Working Across the Aisle to Improve Care for Veterans
Western Pennsylvania is home to many veterans. Joining together as a community to recognize and thank local veterans at events across Pennsylvania’s Twelfth Congressional District is one of the most solemn honors of my job. Recently we had tremendous events at a D-Day Commemoration Ceremony and a Military and Veterans Appreciation Event.
Perhaps the most important way we can honor our veterans is by keeping the promise we have made as a nation to care for them when they come home.
During President Abraham Lincoln’s second inaugural address almost 150 years ago, he called on all Americans to come together, “to care for him who shall have borne the battle and for his widow, and for his orphan.”
These words are at the center of the U.S. Department of Veterans Affairs’ (VA) mission statement. Since its founding in the early twentieth century, the doctors, nurses, and other health care professionals at the VA have provided veterans with excellent care.
However, VA management has failed to fulfill its mission in recent years. Western Pennsylvanians are all too familiar with these failures. Six veterans survived war, but died at the Pittsburgh VA after contracting Legionnaires’ disease. Many more had to wait unacceptable amounts of time on waiting lists in Pittsburgh and around the country.
These problems are emblematic of a bureaucracy that is out-of-touch and unaccountable.
Veterans should receive the highest quality of care in a timely manner. It is a matter of solidarity. They stood for us. We too must stand for them.
My colleagues from Western Pennsylvania and I, along with the House Veterans’ Affairs Committee, have been working to make the local and national VA accountable and transparent all in an effort to improve care for our veterans.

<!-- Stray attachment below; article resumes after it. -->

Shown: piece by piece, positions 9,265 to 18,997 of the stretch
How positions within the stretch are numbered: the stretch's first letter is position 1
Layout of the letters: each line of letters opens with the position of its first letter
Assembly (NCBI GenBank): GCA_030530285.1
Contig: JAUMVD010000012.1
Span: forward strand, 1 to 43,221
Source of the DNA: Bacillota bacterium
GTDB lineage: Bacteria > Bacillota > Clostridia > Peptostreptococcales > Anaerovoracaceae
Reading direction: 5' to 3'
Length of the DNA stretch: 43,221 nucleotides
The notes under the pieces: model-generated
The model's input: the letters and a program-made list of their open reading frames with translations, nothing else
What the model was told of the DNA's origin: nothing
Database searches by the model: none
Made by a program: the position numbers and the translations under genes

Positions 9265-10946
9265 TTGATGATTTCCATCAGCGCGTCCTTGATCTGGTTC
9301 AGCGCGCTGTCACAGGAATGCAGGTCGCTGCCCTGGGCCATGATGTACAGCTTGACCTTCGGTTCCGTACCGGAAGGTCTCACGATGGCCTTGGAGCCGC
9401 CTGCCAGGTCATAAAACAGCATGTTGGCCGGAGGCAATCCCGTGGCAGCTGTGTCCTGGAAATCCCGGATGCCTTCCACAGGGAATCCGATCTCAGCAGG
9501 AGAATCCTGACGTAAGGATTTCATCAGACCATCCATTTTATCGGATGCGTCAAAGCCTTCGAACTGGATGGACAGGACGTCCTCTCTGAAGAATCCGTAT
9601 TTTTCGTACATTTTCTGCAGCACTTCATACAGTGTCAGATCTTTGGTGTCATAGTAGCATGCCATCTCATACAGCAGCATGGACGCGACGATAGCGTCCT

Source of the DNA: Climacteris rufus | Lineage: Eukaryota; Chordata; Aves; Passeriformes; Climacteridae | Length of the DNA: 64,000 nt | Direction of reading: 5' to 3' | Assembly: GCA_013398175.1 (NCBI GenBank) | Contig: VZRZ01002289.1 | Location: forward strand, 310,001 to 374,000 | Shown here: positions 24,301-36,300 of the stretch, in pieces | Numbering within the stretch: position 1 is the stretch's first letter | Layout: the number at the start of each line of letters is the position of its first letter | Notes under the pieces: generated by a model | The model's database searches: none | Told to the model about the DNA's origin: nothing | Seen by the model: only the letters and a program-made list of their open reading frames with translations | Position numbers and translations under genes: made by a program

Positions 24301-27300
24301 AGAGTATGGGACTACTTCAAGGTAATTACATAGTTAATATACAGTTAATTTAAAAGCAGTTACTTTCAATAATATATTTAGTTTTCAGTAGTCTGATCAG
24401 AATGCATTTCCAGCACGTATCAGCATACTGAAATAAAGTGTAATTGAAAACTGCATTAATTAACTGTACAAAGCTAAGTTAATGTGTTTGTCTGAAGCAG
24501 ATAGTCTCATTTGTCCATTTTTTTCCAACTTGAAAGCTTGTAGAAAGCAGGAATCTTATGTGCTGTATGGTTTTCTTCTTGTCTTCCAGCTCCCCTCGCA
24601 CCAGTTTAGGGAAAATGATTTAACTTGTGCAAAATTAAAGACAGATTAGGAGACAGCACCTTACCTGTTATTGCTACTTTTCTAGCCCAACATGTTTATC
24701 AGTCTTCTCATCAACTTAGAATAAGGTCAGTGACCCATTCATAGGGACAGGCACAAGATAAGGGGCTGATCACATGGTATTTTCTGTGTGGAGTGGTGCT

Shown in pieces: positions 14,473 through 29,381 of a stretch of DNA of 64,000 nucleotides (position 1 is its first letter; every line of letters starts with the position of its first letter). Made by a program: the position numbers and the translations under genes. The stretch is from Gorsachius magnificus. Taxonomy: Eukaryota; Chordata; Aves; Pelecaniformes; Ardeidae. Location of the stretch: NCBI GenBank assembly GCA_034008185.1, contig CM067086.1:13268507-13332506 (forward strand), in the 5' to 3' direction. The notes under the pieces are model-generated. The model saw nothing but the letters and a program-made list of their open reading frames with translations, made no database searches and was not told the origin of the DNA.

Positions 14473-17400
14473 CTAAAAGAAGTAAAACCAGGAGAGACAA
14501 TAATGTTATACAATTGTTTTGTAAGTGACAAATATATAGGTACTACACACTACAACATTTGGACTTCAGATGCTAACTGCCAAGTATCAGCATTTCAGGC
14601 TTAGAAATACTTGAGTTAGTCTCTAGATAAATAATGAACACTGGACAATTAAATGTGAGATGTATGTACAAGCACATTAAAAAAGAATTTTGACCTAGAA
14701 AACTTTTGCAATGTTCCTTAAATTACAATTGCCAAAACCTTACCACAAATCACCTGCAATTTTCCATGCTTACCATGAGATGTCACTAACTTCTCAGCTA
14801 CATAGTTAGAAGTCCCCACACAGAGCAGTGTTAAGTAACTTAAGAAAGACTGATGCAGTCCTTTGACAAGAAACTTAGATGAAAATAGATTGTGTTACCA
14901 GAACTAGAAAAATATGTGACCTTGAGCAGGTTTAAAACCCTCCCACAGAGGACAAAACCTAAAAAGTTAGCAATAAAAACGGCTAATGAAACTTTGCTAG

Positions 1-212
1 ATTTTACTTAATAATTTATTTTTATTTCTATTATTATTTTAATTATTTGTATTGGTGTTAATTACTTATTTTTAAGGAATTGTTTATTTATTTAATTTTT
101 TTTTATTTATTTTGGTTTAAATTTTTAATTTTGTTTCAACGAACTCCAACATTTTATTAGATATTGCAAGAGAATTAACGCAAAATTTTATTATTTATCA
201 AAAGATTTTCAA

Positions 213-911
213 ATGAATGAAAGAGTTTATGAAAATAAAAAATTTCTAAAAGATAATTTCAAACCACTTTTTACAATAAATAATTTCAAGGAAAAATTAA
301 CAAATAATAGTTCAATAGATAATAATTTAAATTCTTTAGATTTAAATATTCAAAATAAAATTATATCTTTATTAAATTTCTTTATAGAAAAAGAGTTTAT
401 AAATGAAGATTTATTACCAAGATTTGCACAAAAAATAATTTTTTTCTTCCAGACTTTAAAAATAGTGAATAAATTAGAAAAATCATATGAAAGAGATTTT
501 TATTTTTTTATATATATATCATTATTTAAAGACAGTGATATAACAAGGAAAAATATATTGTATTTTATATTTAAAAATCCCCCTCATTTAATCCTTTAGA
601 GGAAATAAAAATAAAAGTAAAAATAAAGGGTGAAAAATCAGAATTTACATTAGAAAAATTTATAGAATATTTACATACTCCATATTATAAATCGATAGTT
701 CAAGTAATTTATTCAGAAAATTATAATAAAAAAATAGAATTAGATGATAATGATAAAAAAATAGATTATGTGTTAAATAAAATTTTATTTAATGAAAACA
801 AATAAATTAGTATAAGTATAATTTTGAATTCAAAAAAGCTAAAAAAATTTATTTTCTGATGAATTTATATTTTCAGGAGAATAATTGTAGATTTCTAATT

Although more work remains to be done, the bipartisan reforms recently passed the House and Senate and signed by the President represent a positive step towards ensuring that veterans receive the quality health care they earned.
H.R. 3230, the Veterans’ Access to Care Through Choice, Accountability, and Transparency Act, passed the House in an overwhelmingly bipartisan 420-5 vote. The Senate passed its parallel measure in a similarly bipartisan 91-3 vote.
H.R. 3230 enables the VA to hire additional doctors and nurses. It also allows veterans to obtain care at local non-VA facilities if the VA is unable to provide treatment in a timely manner. Veterans who live more than forty miles from the nearest VA medical facility may also now seek care at a non-VA facility.
This legislation is not a blank check. Rather, it institutes important reforms that will help bring much-needed accountability and transparency to the VA. Notably, it requires independent assessments of care throughout the VA health care system and authorizes the VA to fire or demote senior executives if they fail to serve veterans properly.
The bill also reduces funding for performance bonuses for senior executives at the VA. While I continue to believe that money used for performance bonuses would be better spent fixing problems at the VA and ensuring that veterans receive the care they deserve this is a good step towards making the VA leadership more accountable to those they serve.
My staff and I are here to help. If you are a veteran in need of assistance, please call or visit your local district office. To read more about my efforts to hold the VA accountable and improve care for our veterans, please visit http://rothfus.house.gov/working-for-accountability-and-transparency-at-the-VA.